At Flicks HQ, we speak on behalf of the human race when we say that, despite our differences, we share one thing in common: we’ve all sat on our butts in front of a screen for way too long during all the pandemic pandemonium.
In these unprecedented times (ugh), we had to ask the most important question ever pondered about the modern Australian experience: which are the greatest TV shows of all time, determined by TV-obsessed citizens down under?
Sign up for Flicks updates
The poll we launched to answer this ran throughout September, collecting a total of 10,270 votes from Australians living in all states and territories. As an extra incentive to vote, we gave away a bunch of prizes including a year’s subscription to seven major streaming platforms (congrats to Duncan from Queensland!).
Now, without further delay, here are top 50 in descending order…
An old-school sitcom about socially-awkward physicist roommates, The Big Bang Theory has never been an especially ‘cool’ show to love. It features a traditional single-cam, laugh-tracked format, in an era where multi-cam and mockumentary series like The Office and Modern Family earned far more critical acclaim. So how did this “adorkably misogynistic” comedy bazinga its way into our top ten?
Simple: Aussie audiences think it’s a damn funny show, coming back for almost 300 episodes of nerds vs. normies banter. We can perhaps thank the rise of franchise-centric pop culture to world-conquering ubiquity. By the time Marvel and Disney had consumed popular entertainment, each of TBBT’s lead cast members was getting paid a hefty million dollars per episode. Looks like the geek did inherit the earth. – ELIZA JANSSEN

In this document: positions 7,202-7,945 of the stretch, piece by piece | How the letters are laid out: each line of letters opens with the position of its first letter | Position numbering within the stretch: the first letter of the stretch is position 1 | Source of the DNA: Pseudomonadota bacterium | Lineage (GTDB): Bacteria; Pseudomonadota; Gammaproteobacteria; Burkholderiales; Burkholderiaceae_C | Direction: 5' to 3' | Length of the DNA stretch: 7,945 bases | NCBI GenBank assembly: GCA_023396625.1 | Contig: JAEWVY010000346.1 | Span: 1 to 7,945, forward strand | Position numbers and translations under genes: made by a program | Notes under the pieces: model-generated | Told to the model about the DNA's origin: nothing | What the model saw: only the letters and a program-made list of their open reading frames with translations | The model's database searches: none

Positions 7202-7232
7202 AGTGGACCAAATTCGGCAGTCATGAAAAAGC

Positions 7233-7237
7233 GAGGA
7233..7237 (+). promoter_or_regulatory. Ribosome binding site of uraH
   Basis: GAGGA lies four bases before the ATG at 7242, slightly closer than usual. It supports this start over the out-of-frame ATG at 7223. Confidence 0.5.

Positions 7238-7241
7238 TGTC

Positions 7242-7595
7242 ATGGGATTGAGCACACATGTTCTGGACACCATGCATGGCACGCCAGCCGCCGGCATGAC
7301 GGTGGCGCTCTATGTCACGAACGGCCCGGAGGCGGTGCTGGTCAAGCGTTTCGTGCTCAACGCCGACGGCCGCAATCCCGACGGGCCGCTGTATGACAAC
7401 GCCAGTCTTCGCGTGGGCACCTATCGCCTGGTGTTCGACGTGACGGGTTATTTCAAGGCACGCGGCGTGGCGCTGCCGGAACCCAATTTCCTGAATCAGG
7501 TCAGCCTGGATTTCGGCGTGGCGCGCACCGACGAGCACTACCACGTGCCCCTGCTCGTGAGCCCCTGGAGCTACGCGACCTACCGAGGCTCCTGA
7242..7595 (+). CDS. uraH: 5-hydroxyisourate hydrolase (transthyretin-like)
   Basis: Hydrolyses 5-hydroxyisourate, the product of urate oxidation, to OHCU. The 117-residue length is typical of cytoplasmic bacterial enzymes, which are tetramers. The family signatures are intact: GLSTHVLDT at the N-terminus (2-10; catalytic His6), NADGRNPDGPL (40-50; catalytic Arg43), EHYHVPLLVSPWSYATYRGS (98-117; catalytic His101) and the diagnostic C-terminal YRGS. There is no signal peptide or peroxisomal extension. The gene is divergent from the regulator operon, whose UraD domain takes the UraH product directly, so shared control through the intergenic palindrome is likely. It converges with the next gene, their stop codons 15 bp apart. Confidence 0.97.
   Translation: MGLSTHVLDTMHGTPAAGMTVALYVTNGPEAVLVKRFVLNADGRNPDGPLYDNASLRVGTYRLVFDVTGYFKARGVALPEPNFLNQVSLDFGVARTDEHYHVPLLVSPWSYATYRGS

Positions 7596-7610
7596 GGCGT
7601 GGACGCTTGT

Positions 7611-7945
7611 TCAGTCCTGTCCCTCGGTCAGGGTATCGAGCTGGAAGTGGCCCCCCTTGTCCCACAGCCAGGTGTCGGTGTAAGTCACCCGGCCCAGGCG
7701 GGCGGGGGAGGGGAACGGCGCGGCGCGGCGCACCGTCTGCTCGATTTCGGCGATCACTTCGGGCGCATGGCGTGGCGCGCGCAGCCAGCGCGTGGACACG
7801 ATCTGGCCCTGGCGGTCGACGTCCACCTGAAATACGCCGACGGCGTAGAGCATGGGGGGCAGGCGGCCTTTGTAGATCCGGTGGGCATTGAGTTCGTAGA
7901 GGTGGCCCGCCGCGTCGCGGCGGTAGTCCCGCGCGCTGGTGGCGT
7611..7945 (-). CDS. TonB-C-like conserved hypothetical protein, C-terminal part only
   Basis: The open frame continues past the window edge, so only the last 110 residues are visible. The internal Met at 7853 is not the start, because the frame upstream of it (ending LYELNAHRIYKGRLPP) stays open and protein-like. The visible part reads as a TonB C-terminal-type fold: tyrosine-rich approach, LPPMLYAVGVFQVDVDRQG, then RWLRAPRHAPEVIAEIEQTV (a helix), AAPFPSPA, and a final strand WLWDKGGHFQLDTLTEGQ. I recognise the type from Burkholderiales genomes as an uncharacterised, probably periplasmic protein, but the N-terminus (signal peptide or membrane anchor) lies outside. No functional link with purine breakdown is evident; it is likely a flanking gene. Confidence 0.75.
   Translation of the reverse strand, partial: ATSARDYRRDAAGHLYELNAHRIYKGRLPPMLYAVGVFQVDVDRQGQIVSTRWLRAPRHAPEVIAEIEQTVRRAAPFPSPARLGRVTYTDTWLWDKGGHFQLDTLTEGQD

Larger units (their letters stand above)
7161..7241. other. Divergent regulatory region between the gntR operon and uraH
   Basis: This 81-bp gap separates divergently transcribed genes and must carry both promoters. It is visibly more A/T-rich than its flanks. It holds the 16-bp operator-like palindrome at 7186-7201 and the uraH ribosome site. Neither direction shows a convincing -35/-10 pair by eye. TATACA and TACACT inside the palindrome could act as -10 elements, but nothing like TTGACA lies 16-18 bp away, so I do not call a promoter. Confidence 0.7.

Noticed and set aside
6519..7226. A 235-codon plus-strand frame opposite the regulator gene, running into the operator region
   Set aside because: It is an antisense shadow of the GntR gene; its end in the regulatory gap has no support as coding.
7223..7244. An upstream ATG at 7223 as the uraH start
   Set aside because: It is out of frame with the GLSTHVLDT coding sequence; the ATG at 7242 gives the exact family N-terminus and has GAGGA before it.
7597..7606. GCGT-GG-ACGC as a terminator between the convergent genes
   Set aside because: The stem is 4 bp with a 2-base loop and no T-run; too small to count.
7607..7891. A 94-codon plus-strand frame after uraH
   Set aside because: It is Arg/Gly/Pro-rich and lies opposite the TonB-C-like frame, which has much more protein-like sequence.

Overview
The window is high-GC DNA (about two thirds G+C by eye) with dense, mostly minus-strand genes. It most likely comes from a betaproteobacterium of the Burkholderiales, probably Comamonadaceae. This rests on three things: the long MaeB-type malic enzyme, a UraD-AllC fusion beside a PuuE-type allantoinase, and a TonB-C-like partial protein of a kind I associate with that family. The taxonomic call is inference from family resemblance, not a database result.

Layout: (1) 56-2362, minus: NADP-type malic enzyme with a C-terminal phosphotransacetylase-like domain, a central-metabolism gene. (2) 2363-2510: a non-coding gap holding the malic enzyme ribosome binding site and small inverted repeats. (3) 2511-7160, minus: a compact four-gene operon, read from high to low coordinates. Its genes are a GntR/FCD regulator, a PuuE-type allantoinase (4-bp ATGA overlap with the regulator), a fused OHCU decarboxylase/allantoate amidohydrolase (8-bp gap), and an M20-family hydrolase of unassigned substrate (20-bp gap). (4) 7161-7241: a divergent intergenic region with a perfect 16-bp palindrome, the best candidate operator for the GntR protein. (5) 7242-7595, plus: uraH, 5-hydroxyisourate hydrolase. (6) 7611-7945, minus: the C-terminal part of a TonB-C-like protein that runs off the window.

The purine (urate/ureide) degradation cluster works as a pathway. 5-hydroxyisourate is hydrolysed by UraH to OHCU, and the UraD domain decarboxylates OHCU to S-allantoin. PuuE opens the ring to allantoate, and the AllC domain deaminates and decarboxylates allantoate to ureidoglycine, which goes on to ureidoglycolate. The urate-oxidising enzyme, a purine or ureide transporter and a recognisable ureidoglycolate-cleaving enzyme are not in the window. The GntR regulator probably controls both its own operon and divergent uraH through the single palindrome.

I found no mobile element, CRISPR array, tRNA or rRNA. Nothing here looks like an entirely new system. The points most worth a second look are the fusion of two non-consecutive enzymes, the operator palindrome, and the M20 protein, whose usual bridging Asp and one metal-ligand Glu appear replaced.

The daily grind of going into an office, sitting at a desk, and putting up with people we would never spend time with if we were given the choice has destroyed many souls—but hot damn, it’s fertile ground for comedy. Who hasn’t worked with a nincompoop loudmouth boss, like David Brent or Michael Scott? And who isn’t annoyed on a daily basis by an incorrigible beet farmer? Alright maybe that last one is not all that relatable.
In both versions of The Office the jokes flow thick and fast, packed full of situation-based absurdities. In Flicks’ poll many readers did not reveal which version they were voting for, so we have done the only fair thing and lumped the two shows together, uniting the British and the Americans at last in everlasting matrimony. Got a problem with that? Take it to HR. – LUKE BUCKMASTER
Films and TV shows don’t have to be realistic to be good; in fact many terribly boring productions insist on being ‘realistic’. Some, however, like The Wire (created by former police reporter David Simon) use realism to entrench viewers within a dramatic world, the slowly turn the screws and up the stakes until POW!—our breath is taken away and our nerves shattered.